Experiment on your friends

February 9, 2010

My first two Future Backwards facilitations were done small scale, for friends and for free. They gave me the confidence (and the ability to talk convincingly about it) to go out and try it with real live paying clients – next up was a central Government department.

Whenever I pick up a new tool that I think will work with clients, the first step is to try it out low-key, low-cost and low-commitment. That way I take the small stumbling first steps out of sight of clients that might object to mistakes on their dollar. And when I do finally run them externally, I can bring all that I’ve learned to the project.

It’s not unusual for recently graduated Cognitive Edge course participants look around for opportunities to shadow people on pre-existing projects. That’s one way of doing it, but I don’t think it’s terribly effective for anyone involved:

  • Clients wonder who the extra person is in the room – are they paying for them or are they (the client) providing free training to this individual
  • Consultants have another (unknown) quantity to manage in the room. The extra person may be useful in some exercises, but will need monitoring and support. If it’s an easy client relationship and an easy process that’s fine, if there are tensions or novelties there, it just ratchets up the stress levels.
  • Apprentices (I use the word deliberately) watch and absorb, but it’s often difficult to ask questions in the situation. Unless there are problems with the exercise, there is less learning available, other than trying to copy someone else.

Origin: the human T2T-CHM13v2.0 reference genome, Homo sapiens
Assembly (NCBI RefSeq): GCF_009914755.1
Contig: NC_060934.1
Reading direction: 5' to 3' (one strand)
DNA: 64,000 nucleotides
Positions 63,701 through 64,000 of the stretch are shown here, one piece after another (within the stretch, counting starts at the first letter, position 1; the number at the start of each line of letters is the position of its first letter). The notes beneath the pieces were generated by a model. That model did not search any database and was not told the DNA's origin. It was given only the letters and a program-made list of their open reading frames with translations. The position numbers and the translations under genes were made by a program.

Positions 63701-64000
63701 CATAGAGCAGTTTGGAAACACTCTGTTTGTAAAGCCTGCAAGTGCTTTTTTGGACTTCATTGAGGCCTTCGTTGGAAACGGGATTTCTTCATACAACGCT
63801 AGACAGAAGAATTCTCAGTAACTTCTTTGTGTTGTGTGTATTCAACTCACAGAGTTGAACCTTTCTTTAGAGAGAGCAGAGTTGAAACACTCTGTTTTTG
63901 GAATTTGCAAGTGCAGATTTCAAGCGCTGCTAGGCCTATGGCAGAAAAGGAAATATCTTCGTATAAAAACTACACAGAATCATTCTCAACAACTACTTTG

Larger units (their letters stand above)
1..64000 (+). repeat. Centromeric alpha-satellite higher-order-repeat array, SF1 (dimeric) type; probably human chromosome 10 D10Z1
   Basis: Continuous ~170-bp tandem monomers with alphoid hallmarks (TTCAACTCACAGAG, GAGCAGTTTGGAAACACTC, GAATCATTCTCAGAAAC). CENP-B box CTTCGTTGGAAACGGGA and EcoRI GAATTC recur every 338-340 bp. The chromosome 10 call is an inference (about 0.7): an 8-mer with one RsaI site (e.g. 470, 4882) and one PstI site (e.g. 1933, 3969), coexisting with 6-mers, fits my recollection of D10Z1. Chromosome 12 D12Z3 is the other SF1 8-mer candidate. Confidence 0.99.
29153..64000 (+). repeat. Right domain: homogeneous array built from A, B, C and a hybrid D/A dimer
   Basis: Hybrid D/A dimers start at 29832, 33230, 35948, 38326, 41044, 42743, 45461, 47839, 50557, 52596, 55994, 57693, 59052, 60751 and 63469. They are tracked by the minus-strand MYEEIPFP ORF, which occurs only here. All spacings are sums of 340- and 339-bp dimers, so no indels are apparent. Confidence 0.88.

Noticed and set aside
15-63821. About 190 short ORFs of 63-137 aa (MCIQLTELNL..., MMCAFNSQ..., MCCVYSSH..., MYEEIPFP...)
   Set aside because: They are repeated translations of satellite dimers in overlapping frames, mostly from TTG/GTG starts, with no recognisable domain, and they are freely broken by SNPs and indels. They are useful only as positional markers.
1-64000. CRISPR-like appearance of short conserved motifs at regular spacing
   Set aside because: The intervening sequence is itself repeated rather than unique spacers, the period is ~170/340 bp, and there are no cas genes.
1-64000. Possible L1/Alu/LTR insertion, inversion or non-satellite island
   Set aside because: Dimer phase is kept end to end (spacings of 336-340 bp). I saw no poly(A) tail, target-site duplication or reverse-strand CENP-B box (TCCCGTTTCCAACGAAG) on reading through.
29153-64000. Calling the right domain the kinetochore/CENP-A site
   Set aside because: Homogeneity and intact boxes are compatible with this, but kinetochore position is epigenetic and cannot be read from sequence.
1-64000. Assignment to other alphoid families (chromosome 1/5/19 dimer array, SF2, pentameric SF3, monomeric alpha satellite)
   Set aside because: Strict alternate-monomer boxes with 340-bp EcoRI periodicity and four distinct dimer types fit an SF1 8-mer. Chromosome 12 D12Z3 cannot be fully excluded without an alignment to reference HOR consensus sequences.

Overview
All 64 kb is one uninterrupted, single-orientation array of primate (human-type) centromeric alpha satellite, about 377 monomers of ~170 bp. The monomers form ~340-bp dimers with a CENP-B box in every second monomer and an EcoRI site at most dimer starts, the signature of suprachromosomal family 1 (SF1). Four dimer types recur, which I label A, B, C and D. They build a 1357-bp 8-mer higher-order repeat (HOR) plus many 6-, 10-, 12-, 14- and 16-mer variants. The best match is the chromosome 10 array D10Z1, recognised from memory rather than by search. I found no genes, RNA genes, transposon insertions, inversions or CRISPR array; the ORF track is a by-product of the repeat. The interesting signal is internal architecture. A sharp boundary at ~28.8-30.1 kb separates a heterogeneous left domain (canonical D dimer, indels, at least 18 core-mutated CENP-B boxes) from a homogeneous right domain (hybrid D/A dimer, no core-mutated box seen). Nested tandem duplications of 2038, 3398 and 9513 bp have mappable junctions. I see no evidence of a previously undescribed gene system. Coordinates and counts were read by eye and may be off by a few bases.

Instead, far better – and easier for current practitioners – is to find a small project to cut one’s teeth on and ask for advice/help on the project. Lessons are easier learned through one’s own mistakes than watching someone else’s successes.

Apprentices traditionally were given basic projects to go and complete on their own, get feedback and only then observe masters and practitioners at work, when greater understanding put what they saw in a meaningful context.

And, speaking for myself, I’ll happily help and advise people in running their initial projects, but won’t bring them on-board to come into a client. Not until I know more about them and have a positive relationship with them.

So, having taken the long way round, I’d suggest to anyone who’s recently learned Cognitive Edge techniques and want to put them into practice, first try your local community – who do you know that is already thinking about some future planning (or should be) – offer to run a Future Backwards for them. (Mine were an internet start-up through a friend and a local school putting together a vision.) Look for the opportunities, then go to a current practitioner for advice/conversation about it.

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The Cynefin Company (formerly known as Cognitive Edge) was founded in 2005 by Dave Snowden. We believe in praxis and focus on building methods, tools and capability that apply the wisdom from Complex Adaptive Systems theory and other scientific disciplines in social systems. We are the world leader in developing management approaches (in society, government and industry) that empower organisations to absorb uncertainty, detect weak signals to enable sense-making in complex systems, act on the rich data, create resilience and, ultimately, thrive in a complex world.

Cognitive Edge Ltd. & Cognitive Edge Pte. trading as The Cynefin Company and The Cynefin Centre.


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